The C Class W202 was Mercedes-Benz’s answer to the removal of their popular 190 (also known as their W201 model). Design on the W202 began as far back as 1987, when Mercedes first decided to phase out the W201, and the two vehicles share many design features. Owners of the first generation C Class—produced from 1993 to 2000—often experience problems with rough acceleration and shifting.
In order for fuel to be combusted in the engine of the car, there needs to be a mixture of both fuel and air. The perfect combination of these two elements will ensure that your vehicle runs smoothly and adjusts to any gear shifting/pedal depressing (both of which are actions that adjust the amount of fuel going to the engine). When something happens to disrupt this sequence, the car will begin to run erratically and jerkily, and there may be bumps in the gear shifting.
The Mass Air Flow sensor (or MAF) is the fancy little contraption that determines the mass of air needed to create the ideal air/fuel mixture for your engine (you can think of it like a super high-tech carburetor). When it begins to wear out, then you can expect to experience all of the above problems as the sensor sends the incorrect amount of air into the engine to mix with the fuel. There is a chance that the rough shifting is due to the transmission warming up, but any sustained roughness is likely a result of a badly worn MAF.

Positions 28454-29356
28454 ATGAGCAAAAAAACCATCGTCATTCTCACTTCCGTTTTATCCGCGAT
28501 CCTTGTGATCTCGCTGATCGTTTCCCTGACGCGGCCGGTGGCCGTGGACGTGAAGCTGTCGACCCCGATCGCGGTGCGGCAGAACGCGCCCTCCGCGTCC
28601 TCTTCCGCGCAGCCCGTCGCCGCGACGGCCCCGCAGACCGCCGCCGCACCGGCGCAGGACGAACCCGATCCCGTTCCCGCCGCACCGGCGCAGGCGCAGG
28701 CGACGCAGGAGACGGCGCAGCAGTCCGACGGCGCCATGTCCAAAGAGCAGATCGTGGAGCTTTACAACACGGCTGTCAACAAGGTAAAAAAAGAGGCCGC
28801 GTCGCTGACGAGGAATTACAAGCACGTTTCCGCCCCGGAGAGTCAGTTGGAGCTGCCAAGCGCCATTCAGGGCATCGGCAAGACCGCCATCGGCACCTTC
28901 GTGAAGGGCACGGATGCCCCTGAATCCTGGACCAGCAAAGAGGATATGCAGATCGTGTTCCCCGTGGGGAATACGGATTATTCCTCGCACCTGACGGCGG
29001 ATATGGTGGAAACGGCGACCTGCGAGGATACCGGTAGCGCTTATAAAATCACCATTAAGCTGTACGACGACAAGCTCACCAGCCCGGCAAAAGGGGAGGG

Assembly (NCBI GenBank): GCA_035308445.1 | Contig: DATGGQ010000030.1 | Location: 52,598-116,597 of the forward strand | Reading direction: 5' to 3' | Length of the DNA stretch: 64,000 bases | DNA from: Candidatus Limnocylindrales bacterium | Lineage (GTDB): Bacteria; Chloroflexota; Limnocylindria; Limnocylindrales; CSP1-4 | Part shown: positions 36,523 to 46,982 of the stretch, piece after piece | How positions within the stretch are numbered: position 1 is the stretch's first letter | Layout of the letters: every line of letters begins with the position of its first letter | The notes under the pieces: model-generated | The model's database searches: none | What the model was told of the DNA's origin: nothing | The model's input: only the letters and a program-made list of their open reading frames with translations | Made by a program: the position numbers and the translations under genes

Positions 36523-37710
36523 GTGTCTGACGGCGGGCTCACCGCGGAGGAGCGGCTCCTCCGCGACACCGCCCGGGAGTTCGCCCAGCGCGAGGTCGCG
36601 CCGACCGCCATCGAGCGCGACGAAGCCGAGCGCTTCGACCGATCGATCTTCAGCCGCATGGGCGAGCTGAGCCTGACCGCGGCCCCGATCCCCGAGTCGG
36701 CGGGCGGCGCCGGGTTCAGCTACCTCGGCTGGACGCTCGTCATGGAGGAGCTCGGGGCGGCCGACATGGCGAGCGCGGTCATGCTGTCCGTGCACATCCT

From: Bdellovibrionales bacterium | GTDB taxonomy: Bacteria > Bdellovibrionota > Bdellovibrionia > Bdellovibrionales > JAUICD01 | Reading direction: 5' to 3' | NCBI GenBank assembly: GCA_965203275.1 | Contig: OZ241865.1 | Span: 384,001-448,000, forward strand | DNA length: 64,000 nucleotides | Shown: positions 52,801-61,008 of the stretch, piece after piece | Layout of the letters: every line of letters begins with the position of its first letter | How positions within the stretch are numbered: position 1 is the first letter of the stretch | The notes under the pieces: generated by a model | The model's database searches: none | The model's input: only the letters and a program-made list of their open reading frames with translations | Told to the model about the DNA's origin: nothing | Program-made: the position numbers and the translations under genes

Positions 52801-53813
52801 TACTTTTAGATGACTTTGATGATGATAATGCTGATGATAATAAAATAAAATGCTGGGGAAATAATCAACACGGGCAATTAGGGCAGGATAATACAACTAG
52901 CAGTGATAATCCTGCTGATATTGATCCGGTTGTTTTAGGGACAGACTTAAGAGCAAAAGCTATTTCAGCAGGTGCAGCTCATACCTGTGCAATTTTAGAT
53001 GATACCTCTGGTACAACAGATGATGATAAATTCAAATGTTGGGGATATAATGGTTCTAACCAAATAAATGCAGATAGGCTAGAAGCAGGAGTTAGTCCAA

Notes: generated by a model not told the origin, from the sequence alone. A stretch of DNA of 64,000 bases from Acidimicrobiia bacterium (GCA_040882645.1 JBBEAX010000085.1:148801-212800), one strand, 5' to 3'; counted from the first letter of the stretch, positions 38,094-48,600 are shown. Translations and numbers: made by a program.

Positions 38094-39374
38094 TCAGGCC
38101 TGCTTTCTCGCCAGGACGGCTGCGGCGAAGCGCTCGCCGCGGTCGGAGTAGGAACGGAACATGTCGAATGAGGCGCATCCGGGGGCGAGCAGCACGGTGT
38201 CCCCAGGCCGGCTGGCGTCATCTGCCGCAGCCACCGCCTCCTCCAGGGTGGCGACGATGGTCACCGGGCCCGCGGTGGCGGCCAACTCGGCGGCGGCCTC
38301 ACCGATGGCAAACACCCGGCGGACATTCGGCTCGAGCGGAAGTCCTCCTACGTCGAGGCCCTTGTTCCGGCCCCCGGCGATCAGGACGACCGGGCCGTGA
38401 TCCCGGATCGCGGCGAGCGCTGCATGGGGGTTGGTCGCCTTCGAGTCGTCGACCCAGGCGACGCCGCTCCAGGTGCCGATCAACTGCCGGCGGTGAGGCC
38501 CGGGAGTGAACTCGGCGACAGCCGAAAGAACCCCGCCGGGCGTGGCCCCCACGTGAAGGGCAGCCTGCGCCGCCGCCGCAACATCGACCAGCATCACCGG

The acceleration and shifting problems might seem small at first, but as the MAF continues to deteriorate, the mixture will become poorer and poorer. In a worst case scenario, the MAF could cause the whole tank of gas to dump into the cylinders, effectively killing your car. To prevent such disasters, take your W202 to a nearby Mercedes-Benz service shop for a complete diagnostic and servicing.
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